Police have no plans to look again at Suh crash
PORTLAND, Ore. (AP) -- Portland police have no plans to further investigate a car accident involving Detroit Lions defensive tackle Ndamukong Suh after two women claimed they suffered injuries in the wreck.
The two women, who were not identified in a police report, came forward a day after the early Saturday morning accident to say they had been injured. The police report was amended to include the claims.
Suh, who went to Grant High School in Portland and later played for Nebraska, is currently serving a two-game NFL-imposed suspension for stomping on Green Bay Packers guard Evan Dietrich-Smith during a Thanksgiving Day game. He is not allowed to take part in team activities while on suspension.
Suh had returned to Portland from the Pac-12 championship game in Eugene when the accident occurred at 1:14 a.m. on Saturday. In the police report, Suh said he lost control of his 1970 Chevrolet Chevelle when he tried to go around a parked taxi and crashed into a light pole, a water fountain and a tree.
Suh called 911 to report the accident and police at the scene said he was cooperative and did not appear to be intoxicated or show any other sign of impairment. No one at the scene reported any injuries in the crash, which drew a large number of spectators from a nearby nightclub.
No citation was issued in the accident.
One of the women was quoted in the amended police report as stating that speed caused the accident.
"He was driving too fast and reckless all the time," the report quoted the woman as saying. "There was never a taxi. He was just going too fast and he could have killed someone at Dante's (nightclub)."
The women, who say they were among four people in the car, said they left the scene because of the crowd the accident was attracting. The husband of one of the women picked the two up, the report states.
The man took his wife to the hospital to be treated for a laceration on her forehead, a black eye, a "busted lip" and a sore shoulder, according to the police report. The other passenger did not seek treatment for a sore shoulder until the next morning, it said.
The more seriously injured of the two said she had told Suh at the scene that she was hurt and needed a doctor, the police report said. In the 911 call, Suh said there were no injuries.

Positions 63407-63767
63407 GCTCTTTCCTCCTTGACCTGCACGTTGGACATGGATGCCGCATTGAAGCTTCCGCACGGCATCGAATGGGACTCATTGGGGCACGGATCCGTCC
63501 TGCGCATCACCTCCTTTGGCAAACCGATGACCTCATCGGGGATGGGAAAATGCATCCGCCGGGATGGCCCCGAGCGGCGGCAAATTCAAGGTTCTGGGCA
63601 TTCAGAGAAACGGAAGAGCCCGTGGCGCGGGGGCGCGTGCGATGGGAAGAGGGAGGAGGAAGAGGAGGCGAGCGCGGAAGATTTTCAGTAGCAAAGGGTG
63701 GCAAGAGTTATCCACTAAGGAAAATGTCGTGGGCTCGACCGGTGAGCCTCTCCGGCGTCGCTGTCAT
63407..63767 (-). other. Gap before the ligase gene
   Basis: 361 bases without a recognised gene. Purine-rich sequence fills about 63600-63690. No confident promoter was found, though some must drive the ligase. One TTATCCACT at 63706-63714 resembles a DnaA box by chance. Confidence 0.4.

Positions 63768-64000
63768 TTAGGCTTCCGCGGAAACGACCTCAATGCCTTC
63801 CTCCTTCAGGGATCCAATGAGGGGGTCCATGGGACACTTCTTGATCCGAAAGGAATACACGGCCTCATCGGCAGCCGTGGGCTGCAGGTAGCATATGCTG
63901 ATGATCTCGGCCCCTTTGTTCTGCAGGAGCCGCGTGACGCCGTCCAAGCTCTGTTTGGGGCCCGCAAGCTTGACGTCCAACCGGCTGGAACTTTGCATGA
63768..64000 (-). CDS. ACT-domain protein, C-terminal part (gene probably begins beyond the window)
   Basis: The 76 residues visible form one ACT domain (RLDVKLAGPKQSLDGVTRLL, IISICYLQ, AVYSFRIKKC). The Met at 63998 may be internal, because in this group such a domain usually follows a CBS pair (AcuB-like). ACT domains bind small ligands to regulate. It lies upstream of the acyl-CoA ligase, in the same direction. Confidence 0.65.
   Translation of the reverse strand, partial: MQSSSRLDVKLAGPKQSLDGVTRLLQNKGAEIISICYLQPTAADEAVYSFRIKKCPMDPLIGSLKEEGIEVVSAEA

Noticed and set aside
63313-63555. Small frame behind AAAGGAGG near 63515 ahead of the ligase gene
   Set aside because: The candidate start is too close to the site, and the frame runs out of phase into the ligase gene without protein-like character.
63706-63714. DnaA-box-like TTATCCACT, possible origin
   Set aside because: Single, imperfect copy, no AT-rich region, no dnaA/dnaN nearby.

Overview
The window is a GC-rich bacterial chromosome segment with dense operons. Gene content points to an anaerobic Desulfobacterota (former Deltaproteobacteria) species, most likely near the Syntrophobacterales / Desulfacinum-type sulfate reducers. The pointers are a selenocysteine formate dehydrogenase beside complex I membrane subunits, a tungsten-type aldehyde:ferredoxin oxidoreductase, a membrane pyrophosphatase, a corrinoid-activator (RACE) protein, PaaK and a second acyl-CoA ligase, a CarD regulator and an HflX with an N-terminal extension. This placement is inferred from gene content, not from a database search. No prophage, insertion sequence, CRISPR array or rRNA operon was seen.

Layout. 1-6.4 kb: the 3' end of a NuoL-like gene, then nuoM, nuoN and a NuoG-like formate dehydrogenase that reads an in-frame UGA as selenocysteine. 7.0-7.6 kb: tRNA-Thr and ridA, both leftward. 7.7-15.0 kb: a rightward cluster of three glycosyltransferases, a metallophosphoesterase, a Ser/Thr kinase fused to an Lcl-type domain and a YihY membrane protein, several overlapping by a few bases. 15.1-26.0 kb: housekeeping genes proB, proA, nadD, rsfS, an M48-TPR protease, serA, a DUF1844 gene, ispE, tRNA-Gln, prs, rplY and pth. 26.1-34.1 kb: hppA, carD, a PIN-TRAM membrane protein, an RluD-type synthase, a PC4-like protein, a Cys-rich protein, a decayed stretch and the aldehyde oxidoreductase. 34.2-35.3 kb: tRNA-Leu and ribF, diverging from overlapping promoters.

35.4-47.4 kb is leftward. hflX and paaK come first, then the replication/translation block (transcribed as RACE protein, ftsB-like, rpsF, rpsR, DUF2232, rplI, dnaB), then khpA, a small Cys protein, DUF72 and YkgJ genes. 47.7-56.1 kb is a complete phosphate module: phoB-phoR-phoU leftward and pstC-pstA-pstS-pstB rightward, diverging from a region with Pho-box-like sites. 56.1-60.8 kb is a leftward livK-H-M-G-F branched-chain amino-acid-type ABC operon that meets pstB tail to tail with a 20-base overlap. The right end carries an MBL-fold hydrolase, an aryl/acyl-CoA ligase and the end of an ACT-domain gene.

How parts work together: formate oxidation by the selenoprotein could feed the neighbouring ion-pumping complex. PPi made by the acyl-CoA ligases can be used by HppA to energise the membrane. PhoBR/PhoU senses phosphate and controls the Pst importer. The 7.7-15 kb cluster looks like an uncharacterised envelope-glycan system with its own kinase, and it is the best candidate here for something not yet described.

The report states that the officer who arrived on the scene two minutes after the 911 call did not observe any victims in the area. Two other officers who arrived shortly thereafter also did not see anyone who required medical attention, and no witnesses reported any victims or said that Suh was driving recklessly.
The women spoke to KGW-TV in Portland and recounted their version of the events, although they asked that their identities be withheld for privacy reasons. The more seriously injured woman showed KGW the stitches above her eyebrow and her swollen lips.
Attempts by The Associated Press to reach the two women for comment on Tuesday were unsuccessful.
Suh has not responded to repeated requests for interviews about his suspension and the accident.
Portland police Sgt. Pete Simpson said that because the crash did not involve an intoxicated driver, traumatic injuries or vulnerable road users, it does not meet the department's investigation criteria.
The 2010 Defensive Rookie of the Year, Suh has three sacks this season among five tackles for losses. He has been credited with 31 tackles and eight quarterback hits.
When Suh played at Nebraska he pleaded guilty to negligent driving and paid a $60 fine after crashing into three parked cars.
Suh, driving his mother's SUV, said he had swerved to avoid a cat. He also paid $48 in court costs and was disciplined by Huskers coach Bo Pelini.
He was drafted by the Lions with the second overall pick in the 2010 NFL Draft.
Suh has endorsement deals with Chrysler, Subway and Nike, among other companies.
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